It’s the same thing with boots and clothing. Be very careful. Where do people get these things? Think about that. I’m not sensing that the world building has gone that deep yet, but it is the first page. It could go that deep, and I just haven’t seen it yet. If that is the case, some subtle and well placed details could give us a hint of that here.

    Good luck with it.

    Kristi

  11. Marianne McA
    Sep 03, 2011 @ 12:35:06

    LOL.Just behind my computer monitor there are 5 bows hanging on the wall. Two longbows. If the apocalypse comes, I’m sorted.

    I hadn’t read it as taking place on Earth. Probably because I didn’t know the word ‘duff’. (Do now: I just looked it up. ‘Decaying vegetable matter covering the ground under trees.’ Merriam-Webster) So I miscued myself into thinking it was a made-up word and therefore a made-up world.

    Like everyone else, I really liked it. Probably wouldn’t read on, but only because it’s reading as if there’s going to be a good deal of violence in the book, not for any other reason.

  12. Maili
    Sep 03, 2011 @ 13:09:21

    @Marianne McA: You haven’t heard of ‘up the duff’?

  13. Anthea Lawson
    Sep 03, 2011 @ 13:29:25

    I think you are a talented writer, and this is off to a great start! Agree with the comments above about tightening the beginning and watching out a little more for that distancing POV stuff.

    Maybe you want to deliberately invoke The Hunger Games, but if not, I’d think hard about dystopian YA + girl in forest + bow. Many readers will find that a derivative beginning (I admit that Katniss jumped immediately to my mind), even if your book is nothing like Collins’. Just a thought. :)

  14. Anonymous (author)
    Sep 03, 2011 @ 13:29:47

    ‘Up the duff’? I haven’t heard of that either!

    And I don’t want to sound defensive, but this is actually set well-after the apocalypse, and it was more of a Peak Oil/general decline apocalypse than a really… well, a really apocalyptic apocalypse. (Isn’t that a line from Buffy? “I now find myself needing to know the plural of the word ‘apocalypse’.”)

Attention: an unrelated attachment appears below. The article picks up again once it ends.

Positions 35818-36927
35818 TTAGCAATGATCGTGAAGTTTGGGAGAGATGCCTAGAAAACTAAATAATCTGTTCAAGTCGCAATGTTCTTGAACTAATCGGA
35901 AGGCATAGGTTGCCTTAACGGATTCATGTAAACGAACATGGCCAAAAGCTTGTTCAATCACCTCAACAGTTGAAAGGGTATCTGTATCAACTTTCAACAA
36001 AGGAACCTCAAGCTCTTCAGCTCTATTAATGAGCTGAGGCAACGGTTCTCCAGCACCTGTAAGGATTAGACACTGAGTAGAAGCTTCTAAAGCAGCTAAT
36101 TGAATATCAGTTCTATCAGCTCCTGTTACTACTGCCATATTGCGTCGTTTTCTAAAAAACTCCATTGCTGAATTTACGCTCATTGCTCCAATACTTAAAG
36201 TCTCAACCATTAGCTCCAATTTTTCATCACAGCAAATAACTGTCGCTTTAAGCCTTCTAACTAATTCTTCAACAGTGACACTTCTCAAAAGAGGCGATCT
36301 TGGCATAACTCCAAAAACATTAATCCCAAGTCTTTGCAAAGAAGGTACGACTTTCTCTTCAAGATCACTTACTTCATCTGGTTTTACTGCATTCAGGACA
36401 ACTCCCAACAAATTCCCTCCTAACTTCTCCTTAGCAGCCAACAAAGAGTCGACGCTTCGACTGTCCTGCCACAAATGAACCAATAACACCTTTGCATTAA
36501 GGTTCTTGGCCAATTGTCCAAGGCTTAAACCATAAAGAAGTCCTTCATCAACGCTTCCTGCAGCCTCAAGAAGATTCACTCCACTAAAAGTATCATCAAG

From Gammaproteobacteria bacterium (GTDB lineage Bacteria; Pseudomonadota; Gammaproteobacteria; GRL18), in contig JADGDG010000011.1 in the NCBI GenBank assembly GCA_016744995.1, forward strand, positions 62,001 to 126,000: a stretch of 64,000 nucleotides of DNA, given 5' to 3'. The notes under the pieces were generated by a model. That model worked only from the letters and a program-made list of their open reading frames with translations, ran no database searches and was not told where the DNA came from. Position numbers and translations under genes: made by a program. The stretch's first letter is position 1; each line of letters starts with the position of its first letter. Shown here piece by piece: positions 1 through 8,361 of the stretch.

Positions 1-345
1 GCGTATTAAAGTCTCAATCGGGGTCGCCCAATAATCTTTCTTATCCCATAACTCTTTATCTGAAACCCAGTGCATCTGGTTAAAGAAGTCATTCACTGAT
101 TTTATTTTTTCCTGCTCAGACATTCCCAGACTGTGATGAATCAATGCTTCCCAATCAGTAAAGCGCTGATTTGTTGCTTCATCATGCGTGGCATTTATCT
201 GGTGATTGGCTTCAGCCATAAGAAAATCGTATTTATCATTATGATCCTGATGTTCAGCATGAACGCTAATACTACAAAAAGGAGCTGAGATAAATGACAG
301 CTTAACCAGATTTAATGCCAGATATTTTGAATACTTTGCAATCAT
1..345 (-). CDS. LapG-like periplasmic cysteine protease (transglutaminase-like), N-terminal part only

Anyway, there were islands of civilization left over after the decline (I modelled the idea on the Dark Ages after the fall of Rome), and lots of artifacts left over as well. The more prestigious people have antique firearms, and basic manufacturing has resumed in what’s left of the cities. The Nomads have been around for generations, and have gotten fairly sophisticated about scavenging and making what they need.

    All this to say… I think I’m okay on the bows.

    I will take a closer look at the verb construction, though. Thanks!

  15. Anonymous (author)
    Sep 03, 2011 @ 13:33:26

    Re. The Hunger Games.

    Yeah. I think I’m actually in trouble on that front. Believe it or not, I’ve had this on the back burner for years (I generally write Romance), and finally got it ready for submission just as the Hunger Games phenomenon was peaking. I don’t see a way to change the character without changing the whole story, so I think I’m doomed to seem derivative, even though most of it was written, and the character was definitely developed, well before Katniss made it to the page.

    Oh well. Maybe I’ll end up trunking it for ten years and giving it another try when the next generation of readers rolls around…

    But in the meantime, please keep the critiques coming! Just in case I’m not doomed.

  16. Sharon
    Sep 03, 2011 @ 13:38:31

    Too many passive words. Too many adverbs. They slow the pace.

  17. Kristi
    Sep 03, 2011 @ 14:07:05

    That’s good that you’ve got your worldbuilding sorted out to that level, but I’m still a little confused. Are the bows something that is being manufactured?